BECAUSE no People can be truly happy, though under the greatest Enjoyment of Civil Liberties, if abridged of the Freedom of their Consciences, as to their Religious Profession and Worship: And Almighty God being the only Lord of Conscience, Father of Lights and Spirits; and the Author as well as Object of all divine Knowledge, Faith and Worship, who only doth enlighten the Minds, and persuade and convince the Understandings of People, I do hereby grant and declare, That no Person or Persons, inhabiting in this Province or Territories, who shall confess and acknowledge One almighty God, the Creator, Upholder and Ruler of the World; and profess him or themselves obliged to live quietly under the Civil Government, shall be in any Case molested or prejudiced, in his or their Person or Estate, because of his or their conscientious Persuasion or Practice, nor be compelled to frequent or maintain any religious Worship, Place or Ministry, contrary to his or their Mind, or to do or suffer any other Act or Thing, contrary to their religious Persuasion.
William Penn quotes
To be furious in religion is to be irreligiously religious.
William Penn
My prison shall be my grave before I will budge a jot; for I owe my conscience to no mortal man.
Penn William quotes
Let men be good, and the government cannot be bad; if it be ill, they will cure it. But, if men be bad, let the government be never so good, they will endeavor to warp and spoil it to their turn. - Frame of Government
Penn
Hasty resolutions are of the nature of vows, and to be equally avoided.
Penn William
It were endless to dispute upon everything that is disputable.
William Penn
There is nothing of which we are apt to be so lavish as of Time, and about which we ought to be more solicitous; since without it we can do nothing in this World. Time is what we want most, but what, alas! we use worst; and for which God will certainly most strictly reckon with us, when Time shall be no more.




William Penn quotes
Be humble. It becomes a creature, a depending and borrowed being, that lives not of itself, but breathes in another's air with another's breath, and is accountable for every moment of time and can call nothing its own, but is absolutely a tenant at will of the great Lord of heaven and earth.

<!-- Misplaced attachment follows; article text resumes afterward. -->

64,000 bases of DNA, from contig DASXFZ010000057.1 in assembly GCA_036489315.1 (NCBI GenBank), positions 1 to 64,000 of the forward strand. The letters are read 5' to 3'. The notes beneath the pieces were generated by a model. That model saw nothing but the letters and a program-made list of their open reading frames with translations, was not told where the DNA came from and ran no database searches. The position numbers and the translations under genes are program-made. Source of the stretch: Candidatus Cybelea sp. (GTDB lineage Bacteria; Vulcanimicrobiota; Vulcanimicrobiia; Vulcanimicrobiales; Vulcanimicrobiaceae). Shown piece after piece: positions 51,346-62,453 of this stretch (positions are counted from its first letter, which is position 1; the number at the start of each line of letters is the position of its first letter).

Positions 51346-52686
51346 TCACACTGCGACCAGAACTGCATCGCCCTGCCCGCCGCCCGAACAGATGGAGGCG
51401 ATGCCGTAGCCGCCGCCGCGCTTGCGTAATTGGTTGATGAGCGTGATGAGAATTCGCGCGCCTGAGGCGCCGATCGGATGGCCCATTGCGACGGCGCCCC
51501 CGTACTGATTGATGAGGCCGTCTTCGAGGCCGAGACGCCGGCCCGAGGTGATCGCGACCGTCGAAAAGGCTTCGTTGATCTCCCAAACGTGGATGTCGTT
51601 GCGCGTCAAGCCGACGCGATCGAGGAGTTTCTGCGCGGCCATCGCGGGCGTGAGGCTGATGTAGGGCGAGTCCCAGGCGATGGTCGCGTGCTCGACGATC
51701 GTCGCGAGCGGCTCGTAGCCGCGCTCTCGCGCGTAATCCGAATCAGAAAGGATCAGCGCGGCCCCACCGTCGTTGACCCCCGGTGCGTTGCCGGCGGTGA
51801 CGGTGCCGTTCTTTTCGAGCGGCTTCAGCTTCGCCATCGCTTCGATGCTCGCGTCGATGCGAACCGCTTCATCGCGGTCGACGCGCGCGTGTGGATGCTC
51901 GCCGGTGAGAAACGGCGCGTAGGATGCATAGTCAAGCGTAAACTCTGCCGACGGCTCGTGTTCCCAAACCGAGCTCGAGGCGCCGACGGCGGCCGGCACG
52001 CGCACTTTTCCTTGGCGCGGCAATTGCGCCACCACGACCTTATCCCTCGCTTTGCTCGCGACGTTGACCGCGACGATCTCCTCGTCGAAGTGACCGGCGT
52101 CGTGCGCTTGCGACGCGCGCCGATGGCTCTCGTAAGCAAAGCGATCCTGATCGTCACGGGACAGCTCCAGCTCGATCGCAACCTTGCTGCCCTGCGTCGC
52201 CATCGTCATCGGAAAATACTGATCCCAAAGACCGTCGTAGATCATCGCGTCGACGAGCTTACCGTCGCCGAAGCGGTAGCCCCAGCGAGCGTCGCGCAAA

William Penn
It is admirable to consider how many Millions of People come into, and go out of the World, Ignorant of themselves, and of the World they have lived in. (1)
Penn quotes
Passion is a sort of fever in the mind, which ever leaves us weaker than it found us.
Penn William
Men being born with a title to perfect freedom and uncontrolled enjoyment of all the rights and privileges of the law of nature... no one can be put out of his estate and subjected to the political view of another, without his consent.
Penn William quotes
They must first judge themselves, that presume to censure others: And such will not be apt to overshoot the Mark. We are too ready to retaliate, rather than forgive, or gain by Love and Information. And yet we could hurt no Man that we believe loves us. Let us then try what Love will do: For if Men did once see we Love them, we should soon find they would not harm us. Force may subdue, but Love gains: And he that forgives first, wins the Lawrel. If I am even with my Enemy, the Debt is paid; but if I forgive it, I oblige him for ever. (542 - 547)
William Penn
Friendship is the next Pleasure we may hope for: And where we find it not at home, or have no home to find it in, we may seek it abroad. It is an Union of Spirits, a Marriage of Hearts, and the Bond thereof Vertue.
William Penn quotes
True religion does not draw men out of the world but enables them to live better in it and excites their endeavors to mend it.
William Penn
It were Happy if we studied Nature more in natural Things; and acted according to Nature; whose rules are few, plain and most reasonable. (9)
Penn William
Reader, - This Enchiridion, I present thee with, is the Fruit of Solitude: A School few care to learn in, tho' None Instructs us better. Some Parts of it are the Result of serious Reflection: Others the Flashings of Lucid Intervals: Writ for private Satisfaction, and now publish'd for an Help to Human Conduct.